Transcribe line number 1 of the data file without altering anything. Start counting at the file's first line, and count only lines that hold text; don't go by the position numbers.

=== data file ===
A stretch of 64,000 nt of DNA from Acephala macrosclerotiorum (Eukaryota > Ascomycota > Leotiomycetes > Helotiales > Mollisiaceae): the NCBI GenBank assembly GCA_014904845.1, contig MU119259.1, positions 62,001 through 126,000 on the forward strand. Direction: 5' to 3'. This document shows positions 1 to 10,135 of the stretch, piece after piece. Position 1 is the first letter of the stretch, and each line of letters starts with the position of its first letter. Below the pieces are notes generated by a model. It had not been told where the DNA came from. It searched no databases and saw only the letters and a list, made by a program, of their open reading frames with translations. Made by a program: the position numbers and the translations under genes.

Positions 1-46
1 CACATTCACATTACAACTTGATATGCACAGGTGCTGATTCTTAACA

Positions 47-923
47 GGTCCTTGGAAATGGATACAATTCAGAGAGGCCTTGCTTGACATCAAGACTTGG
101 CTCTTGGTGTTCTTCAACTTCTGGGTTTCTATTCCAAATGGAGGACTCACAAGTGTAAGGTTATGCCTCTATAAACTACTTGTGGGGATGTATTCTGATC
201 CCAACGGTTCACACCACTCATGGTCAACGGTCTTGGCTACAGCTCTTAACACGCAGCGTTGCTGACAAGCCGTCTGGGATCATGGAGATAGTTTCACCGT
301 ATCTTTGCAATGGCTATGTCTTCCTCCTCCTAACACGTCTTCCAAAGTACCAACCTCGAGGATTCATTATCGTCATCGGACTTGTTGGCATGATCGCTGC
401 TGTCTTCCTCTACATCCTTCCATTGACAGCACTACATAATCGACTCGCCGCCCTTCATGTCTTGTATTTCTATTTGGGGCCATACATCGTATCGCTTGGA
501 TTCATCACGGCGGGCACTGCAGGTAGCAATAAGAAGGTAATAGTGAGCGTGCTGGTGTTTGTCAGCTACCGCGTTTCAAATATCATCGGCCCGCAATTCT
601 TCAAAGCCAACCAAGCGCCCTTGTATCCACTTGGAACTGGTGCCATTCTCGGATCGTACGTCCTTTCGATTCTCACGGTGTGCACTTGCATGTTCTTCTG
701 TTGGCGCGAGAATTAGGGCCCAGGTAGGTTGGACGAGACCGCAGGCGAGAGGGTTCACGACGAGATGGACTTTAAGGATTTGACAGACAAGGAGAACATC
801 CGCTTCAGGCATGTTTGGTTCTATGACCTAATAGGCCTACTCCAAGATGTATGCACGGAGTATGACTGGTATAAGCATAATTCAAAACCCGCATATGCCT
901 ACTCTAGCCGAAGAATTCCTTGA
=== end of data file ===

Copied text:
A stretch of 64,000 nt of DNA from Acephala macrosclerotiorum (Eukaryota > Ascomycota > Leotiomycetes > Helotiales > Mollisiaceae): the NCBI GenBank assembly GCA_014904845.1, contig MU119259.1, positions 62,001 through 126,000 on the forward strand. Direction: 5' to 3'. This document shows positions 1 to 10,135 of the stretch, piece after piece. Position 1 is the first letter of the stretch, and each line of letters starts with the position of its first letter. Below the pieces are notes generated by a model. It had not been told where the DNA came from. It searched no databases and saw only the letters and a list, made by a program, of their open reading frames with translations. Made by a program: the position numbers and the translations under genes.